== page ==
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Proto-consonants were information-dense via identical bioacoustic tags to proto-vowels

Lameira, AR, Vicente, R, Alexandre, A, Campbell-Smith, G, Knott, C, Wich, SA and Hardus, HE (2017) Proto-consonants were information-dense via identical bioacoustic tags to proto-vowels. Nature Human Behaviour. ISSN 2397-3374

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Why did our ancestors combine the first consonant- and vowel-like utterances to produce the first syllable or word? To answer this question, it is essential to know what constituted the communicative function of proto-consonants vs. proto-vowels before their combined use became universal. Close to nothing is known, however, about consonant-like calls in the primate order1,2. Here, we investigate a large collection of voiceless consonant-like calls in nonhuman great apes – our closest relatives – namely orangutans (Pongo spp.). We analyzed 4486 kiss-squeaks collected across 48 individuals in four wild populations. Despite idiosyncratic production mechanics, consonant-like calls displayed information dense content and the same acoustic signatures found in nonhuman primate voiced vowel-like calls, implying similar biological functions. Selection regimes between proto-consonants and -vowels were, thus, probably indistinguishable at the dawn of spoken language evolution. Our findings suggest that the first proto syllables or -words in our lineage probably constituted message reiterations, instead of messages of increasing intricacy.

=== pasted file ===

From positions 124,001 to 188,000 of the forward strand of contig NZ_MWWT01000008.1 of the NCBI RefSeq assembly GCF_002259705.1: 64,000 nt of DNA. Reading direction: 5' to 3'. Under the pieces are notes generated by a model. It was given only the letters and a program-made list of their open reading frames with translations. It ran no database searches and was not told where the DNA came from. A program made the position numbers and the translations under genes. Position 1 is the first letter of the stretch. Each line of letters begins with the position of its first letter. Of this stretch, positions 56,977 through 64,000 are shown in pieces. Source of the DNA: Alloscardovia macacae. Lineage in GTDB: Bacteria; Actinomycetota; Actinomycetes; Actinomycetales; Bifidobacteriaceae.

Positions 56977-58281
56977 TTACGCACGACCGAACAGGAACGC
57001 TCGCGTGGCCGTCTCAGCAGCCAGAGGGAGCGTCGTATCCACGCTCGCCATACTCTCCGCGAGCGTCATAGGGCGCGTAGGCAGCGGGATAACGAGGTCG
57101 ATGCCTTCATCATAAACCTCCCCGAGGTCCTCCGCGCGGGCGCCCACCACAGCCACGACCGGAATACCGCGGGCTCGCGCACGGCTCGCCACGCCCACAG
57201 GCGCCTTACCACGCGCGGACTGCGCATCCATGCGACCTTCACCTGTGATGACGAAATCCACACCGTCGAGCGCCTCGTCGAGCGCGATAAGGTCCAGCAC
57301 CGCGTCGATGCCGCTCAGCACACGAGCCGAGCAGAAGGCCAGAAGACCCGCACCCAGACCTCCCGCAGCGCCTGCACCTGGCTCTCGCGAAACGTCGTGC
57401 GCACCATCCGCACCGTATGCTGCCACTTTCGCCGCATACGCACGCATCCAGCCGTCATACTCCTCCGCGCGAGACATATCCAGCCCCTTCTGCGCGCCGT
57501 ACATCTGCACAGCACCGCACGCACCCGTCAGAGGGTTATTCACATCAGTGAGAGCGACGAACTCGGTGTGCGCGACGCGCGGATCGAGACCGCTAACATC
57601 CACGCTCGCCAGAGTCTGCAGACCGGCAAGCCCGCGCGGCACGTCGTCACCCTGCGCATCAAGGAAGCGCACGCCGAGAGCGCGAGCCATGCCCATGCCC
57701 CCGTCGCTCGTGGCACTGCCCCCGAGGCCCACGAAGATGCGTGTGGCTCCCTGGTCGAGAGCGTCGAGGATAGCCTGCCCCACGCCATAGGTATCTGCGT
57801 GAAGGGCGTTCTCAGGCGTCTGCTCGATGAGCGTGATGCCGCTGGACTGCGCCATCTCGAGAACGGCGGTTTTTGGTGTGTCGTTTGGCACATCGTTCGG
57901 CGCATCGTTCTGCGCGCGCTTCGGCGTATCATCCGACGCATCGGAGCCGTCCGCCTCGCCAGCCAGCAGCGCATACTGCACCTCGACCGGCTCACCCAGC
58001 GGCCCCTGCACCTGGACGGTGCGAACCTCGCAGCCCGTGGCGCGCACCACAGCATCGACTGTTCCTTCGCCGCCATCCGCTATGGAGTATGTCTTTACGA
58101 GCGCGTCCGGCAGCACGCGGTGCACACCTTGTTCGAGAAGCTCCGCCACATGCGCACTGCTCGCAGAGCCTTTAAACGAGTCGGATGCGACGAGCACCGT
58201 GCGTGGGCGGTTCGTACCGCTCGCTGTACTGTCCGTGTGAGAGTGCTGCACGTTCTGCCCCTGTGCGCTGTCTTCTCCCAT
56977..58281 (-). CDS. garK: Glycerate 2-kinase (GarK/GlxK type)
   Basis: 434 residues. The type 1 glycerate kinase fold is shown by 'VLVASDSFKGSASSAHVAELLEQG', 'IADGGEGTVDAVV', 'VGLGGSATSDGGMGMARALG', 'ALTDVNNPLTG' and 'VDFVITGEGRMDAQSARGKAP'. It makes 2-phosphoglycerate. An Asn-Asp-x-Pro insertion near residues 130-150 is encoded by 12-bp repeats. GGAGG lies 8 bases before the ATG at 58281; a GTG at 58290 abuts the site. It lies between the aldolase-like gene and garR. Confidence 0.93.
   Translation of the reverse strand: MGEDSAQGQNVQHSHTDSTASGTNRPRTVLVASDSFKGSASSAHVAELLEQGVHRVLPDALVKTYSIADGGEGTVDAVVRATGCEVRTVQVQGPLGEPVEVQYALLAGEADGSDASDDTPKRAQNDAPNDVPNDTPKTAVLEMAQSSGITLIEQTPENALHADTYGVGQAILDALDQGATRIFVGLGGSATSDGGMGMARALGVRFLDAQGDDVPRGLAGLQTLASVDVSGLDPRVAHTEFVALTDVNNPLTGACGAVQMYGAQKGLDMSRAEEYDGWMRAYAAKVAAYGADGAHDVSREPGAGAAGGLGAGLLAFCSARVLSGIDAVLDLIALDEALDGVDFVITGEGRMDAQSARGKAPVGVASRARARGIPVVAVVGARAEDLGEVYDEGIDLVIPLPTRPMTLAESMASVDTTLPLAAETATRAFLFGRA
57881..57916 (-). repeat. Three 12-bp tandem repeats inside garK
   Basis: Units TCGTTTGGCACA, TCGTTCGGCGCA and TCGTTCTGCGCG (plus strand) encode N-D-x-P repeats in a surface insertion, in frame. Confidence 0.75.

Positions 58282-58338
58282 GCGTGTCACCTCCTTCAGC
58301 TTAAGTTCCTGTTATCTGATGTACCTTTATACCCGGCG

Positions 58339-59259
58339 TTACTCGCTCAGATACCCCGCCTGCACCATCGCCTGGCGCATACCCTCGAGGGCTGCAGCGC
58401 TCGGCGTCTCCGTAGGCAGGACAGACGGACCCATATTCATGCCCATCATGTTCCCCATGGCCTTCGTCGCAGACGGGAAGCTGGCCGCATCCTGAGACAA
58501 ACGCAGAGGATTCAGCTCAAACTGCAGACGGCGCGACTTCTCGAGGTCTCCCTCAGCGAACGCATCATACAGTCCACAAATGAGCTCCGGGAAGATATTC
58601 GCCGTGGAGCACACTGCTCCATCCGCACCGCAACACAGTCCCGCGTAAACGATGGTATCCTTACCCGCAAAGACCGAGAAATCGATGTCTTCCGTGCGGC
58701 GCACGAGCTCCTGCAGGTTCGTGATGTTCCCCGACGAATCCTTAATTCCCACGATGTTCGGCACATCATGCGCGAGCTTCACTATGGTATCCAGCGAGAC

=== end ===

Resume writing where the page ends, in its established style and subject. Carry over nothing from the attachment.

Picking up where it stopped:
Item Type: Article
Subjects: P Language and Literature > P Philology. Linguistics
Q Science > QH Natural history
Divisions: Natural Sciences & Psychology (closed 31 Aug 19)
Publisher: Macmillan Publishers Ltd
Date Deposited: 17 Jan 2017 09:13
Last Modified: 04 Sep 2021 12:08
DOI or ID number: 10.1038/s41562-017-0044
URI: https://researchonline.ljmu.ac.uk/id/eprint/5199
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